Workshop on Reward processing

Workshop on Reward processing

28.11.2017 14:30 – 17:30

14:30 - 15:20 - Eva R. Pool - Influence of stress and outcome devaluation procedures in reward processing

A common symptom across many clinical conditions such as binge eating, pathological gambling or drug addiction is the willingness to go to extraordinary lengths in order to obtain an object of desire, even though once obtained the object is not experienced as pleasurable. What are the mechanisms that make the human brain vulnerable to situations where choice behavior is hijacked in the service of outcomes that are not valued by the individual? I will present two series of studies that aimed to address this question by combining classical experimental paradigms (e.g., Pavlovian conditioning, selective satiation procedures) developed through the study of animal behavior, with psychophysiological and eye-tracking techniques.
The first set of studies combined a Pavlovian-instrumental transfer test (PIT) with a stress induction procedure. Results suggest that, in humans, stress selectively increases the Pavlovian influence on effort mobilization, independently of the hedonic properties of the reward.
The second set of studies combined a classical Pavlovian conditioning with a selective satiation procedure to decrease the value of the reward. These studies highlight that the same Pavlovian cue elicits different kinds of Pavlovian responses, some of which flexibly adapt to reward devaluation, whereas some other are resistant to the reward devaluation.
Altogether, these findings provide new insights into the understanding of the mechanisms underlying the persistence of reward-seeking behaviors when the reward is no longer valued by the individual.

15:20 - 16:10 - Sven Collette - Neural correlations underlying learning about and from others in the human brain

This talk will address our ability to make accurate inferences about the value of an object by learning through observing the behavior of others. To appreciate the relevance of another individual’s behavior for one’s own understanding of the value of things in the world, it is necessary to appreciate the goals and preferences of others. I will discuss how we might learn preferences of others, as well as how the human brain implements inferences from observed actions, as opposed to using simpler strategies such as imitation/avoidance.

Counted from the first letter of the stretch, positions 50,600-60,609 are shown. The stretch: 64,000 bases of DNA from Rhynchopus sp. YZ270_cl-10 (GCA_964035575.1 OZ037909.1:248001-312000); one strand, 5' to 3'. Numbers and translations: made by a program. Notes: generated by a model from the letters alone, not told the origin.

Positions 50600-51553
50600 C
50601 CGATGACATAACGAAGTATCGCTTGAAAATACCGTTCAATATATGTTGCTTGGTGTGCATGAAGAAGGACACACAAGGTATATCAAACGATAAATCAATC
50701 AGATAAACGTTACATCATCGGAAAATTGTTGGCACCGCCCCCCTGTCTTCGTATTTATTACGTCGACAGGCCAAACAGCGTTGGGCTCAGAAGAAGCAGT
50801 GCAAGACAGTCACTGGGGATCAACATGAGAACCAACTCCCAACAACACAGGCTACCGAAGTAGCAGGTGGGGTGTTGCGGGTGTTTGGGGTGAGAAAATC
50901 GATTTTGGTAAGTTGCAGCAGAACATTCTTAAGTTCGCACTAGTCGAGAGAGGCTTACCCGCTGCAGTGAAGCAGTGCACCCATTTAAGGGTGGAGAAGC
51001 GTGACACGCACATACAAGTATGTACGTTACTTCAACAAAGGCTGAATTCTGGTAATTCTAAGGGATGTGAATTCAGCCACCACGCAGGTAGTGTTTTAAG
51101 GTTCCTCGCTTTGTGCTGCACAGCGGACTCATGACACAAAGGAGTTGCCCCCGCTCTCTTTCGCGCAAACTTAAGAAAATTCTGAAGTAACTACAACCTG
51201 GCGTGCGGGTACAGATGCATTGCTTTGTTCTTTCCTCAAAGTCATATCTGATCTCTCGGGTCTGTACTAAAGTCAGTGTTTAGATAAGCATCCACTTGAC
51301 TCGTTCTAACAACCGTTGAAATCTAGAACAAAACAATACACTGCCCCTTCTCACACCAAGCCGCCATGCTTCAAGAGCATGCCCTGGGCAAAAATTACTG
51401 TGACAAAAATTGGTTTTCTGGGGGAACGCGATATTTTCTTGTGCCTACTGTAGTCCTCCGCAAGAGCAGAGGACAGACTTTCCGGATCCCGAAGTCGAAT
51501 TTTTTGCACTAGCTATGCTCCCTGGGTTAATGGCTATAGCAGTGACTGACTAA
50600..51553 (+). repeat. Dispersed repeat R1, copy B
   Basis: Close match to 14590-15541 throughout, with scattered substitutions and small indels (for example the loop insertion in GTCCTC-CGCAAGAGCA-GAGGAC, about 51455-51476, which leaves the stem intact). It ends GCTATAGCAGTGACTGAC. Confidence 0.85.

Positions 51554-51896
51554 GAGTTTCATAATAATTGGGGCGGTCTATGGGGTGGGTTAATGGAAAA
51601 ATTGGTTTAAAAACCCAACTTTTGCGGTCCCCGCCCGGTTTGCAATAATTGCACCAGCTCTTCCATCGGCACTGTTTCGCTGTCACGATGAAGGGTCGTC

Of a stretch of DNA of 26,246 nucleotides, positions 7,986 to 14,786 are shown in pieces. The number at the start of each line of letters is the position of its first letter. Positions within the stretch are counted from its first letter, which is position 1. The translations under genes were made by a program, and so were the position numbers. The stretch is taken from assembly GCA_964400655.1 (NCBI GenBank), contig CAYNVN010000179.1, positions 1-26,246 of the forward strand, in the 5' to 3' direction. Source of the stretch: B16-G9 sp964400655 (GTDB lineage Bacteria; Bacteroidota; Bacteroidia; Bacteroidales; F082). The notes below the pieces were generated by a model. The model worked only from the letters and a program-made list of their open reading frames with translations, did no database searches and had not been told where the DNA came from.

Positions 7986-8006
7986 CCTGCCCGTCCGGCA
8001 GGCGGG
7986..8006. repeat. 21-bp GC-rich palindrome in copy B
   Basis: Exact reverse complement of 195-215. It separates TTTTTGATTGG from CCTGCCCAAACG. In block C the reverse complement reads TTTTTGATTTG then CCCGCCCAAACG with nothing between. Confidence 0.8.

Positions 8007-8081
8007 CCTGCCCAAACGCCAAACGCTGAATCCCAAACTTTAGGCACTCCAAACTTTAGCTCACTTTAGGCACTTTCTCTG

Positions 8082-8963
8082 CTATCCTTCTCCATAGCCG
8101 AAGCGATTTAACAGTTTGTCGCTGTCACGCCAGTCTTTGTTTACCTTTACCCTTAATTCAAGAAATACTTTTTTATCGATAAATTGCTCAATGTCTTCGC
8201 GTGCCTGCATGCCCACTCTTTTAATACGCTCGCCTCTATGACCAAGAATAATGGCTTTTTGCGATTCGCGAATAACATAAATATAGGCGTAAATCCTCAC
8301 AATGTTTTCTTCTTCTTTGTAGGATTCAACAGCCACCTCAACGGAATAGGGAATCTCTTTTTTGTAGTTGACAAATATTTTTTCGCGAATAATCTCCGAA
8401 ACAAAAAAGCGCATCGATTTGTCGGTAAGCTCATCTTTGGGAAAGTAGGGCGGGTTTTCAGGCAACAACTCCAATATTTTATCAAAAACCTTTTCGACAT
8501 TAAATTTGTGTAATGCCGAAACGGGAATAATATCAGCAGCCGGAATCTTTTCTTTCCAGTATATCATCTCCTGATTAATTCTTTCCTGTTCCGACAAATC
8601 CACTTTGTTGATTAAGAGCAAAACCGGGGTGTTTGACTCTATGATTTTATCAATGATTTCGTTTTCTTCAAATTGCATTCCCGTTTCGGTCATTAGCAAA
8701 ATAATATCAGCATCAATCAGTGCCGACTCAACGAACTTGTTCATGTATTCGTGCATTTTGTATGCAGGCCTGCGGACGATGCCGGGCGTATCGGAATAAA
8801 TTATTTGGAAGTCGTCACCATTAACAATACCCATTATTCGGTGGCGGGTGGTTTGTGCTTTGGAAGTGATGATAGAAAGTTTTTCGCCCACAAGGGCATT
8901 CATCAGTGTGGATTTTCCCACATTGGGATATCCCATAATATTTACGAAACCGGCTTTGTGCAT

16:10 - 16:40 - Coffee break

16:40 - 17:30 - Ewa A. Miendlarzewska - Memory modulation by prior reward value

Effects of an extrinsic incentive have been shown to “spill over” and lead to various forms of associative generalization 1. In general, evoking the memory of a rewarding episode is usually associated with positive feelings and may restore a state of reward motivation. This process of memory reactivation engages the hippocampus and the surrounding cortices in the medial temporal lobe together with the dopaminergic reward circuit, in particular the ventral striatum (VS), the ventral tegmental area and/or substantia nigra (VTA/SN) 2–5.
In an fMRI experiment, we demonstrated that presenting a previously reward value-associated cue in a different learning task context in which it no longer predicts reward, leads to devaluation of that stimulus signaled by the ventral striatum (VS) and the dopaminergic mesocorticolimbic pathway. Secondly, this value adaptation upon context switch evoked a similar response in the VS and the hippocampus not only for previously conditioned pictures but also for new semantically related items, demonstrating generalization that also relies on the mesocorticolimbic dopaminergic reward circuit. Thirdly, we show evidence that previously learned high reward value may impair hippocampal learning.


Bâtiment: Campus Biotech

Room H4.02 230.080

Organisé par

Centre interfacultaire en sciences affectives (CISA)


Eva R. Pool, University of Geneva
Sven Collette , University of Geneva
Ewa A. Miendlarzewska, University of Geneva

entrée libre


Catégorie: Séminaire

Mots clés: CISA

Plus d'infos

Contact: missing email

Fichiers joints

Plan du site avec parcours H4-02.pdf110.2 Kb
Workshop “Reward processing”.pdf212.2 Kb